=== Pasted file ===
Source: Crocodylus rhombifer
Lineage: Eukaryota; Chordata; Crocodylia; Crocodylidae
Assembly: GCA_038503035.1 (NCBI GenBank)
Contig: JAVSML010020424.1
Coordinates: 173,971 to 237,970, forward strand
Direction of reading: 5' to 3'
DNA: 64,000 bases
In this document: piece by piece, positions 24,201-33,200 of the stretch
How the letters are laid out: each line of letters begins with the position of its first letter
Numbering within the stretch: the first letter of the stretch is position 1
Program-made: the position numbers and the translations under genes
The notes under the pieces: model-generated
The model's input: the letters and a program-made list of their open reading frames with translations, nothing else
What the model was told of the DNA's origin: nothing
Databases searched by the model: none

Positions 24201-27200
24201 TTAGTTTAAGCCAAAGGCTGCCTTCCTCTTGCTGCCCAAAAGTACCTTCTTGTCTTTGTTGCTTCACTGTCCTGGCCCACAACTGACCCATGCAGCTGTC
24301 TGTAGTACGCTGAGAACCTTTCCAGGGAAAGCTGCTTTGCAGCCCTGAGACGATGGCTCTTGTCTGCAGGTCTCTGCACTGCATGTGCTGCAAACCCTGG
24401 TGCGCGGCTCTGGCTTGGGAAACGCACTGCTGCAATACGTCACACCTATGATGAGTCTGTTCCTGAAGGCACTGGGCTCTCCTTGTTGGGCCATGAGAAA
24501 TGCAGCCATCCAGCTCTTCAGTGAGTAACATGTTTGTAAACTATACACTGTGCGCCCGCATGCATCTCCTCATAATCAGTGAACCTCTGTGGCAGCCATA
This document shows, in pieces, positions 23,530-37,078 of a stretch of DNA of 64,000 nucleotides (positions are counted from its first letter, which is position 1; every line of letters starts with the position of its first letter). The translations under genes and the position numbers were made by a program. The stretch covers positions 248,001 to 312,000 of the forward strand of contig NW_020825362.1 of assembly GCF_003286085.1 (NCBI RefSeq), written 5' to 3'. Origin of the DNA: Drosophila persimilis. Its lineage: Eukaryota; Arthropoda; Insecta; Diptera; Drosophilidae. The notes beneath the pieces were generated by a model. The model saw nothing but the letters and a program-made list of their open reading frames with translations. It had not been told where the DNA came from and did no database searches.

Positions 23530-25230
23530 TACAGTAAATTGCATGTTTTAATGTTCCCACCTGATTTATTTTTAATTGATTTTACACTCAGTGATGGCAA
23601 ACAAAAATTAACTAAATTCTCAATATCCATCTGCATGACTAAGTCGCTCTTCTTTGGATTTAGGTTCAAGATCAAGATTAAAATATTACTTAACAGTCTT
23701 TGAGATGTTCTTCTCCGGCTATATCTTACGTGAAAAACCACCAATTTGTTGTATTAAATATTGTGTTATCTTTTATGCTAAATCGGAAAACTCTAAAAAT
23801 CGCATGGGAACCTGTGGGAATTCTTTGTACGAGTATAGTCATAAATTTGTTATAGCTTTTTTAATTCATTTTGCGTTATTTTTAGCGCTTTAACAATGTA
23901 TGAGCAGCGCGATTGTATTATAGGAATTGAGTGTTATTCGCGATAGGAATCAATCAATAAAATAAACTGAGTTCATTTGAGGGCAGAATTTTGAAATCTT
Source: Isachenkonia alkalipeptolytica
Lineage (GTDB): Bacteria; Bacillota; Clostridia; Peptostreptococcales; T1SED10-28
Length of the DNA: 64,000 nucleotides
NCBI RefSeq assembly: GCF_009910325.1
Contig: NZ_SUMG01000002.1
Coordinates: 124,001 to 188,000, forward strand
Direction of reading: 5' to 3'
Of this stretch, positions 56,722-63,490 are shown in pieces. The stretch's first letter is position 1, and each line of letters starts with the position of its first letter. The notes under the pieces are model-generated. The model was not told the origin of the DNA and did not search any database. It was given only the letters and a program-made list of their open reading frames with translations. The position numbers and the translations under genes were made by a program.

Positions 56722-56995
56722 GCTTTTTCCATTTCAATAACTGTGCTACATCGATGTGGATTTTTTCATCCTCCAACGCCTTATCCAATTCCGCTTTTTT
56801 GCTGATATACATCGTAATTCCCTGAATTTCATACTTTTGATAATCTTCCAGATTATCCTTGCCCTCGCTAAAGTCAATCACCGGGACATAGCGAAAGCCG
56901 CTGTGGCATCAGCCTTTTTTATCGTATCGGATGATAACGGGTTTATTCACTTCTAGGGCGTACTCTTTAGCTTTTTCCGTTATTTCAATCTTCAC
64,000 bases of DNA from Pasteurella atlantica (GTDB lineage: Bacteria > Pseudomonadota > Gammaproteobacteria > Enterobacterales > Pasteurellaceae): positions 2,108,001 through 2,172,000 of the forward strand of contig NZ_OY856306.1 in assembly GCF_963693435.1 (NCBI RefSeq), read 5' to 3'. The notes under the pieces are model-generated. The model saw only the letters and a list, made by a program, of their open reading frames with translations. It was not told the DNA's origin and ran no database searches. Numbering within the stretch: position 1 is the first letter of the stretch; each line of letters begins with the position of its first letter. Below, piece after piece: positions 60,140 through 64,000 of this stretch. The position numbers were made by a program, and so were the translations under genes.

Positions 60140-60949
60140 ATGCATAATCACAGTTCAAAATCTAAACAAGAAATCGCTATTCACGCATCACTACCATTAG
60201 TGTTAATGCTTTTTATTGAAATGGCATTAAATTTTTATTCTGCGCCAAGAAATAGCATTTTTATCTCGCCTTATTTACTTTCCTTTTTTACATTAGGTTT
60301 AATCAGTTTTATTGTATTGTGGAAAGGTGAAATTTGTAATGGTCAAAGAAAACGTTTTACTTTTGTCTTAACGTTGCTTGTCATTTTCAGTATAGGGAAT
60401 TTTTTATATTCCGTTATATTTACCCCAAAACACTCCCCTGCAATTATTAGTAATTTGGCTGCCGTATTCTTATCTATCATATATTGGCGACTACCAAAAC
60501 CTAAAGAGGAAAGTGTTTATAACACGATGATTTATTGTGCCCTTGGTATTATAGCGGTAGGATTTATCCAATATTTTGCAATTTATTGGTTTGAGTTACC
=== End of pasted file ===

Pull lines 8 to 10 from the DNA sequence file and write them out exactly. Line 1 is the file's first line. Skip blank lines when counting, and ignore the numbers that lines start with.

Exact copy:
In this document: piece by piece, positions 24,201-33,200 of the stretch
How the letters are laid out: each line of letters begins with the position of its first letter
Numbering within the stretch: the first letter of the stretch is position 1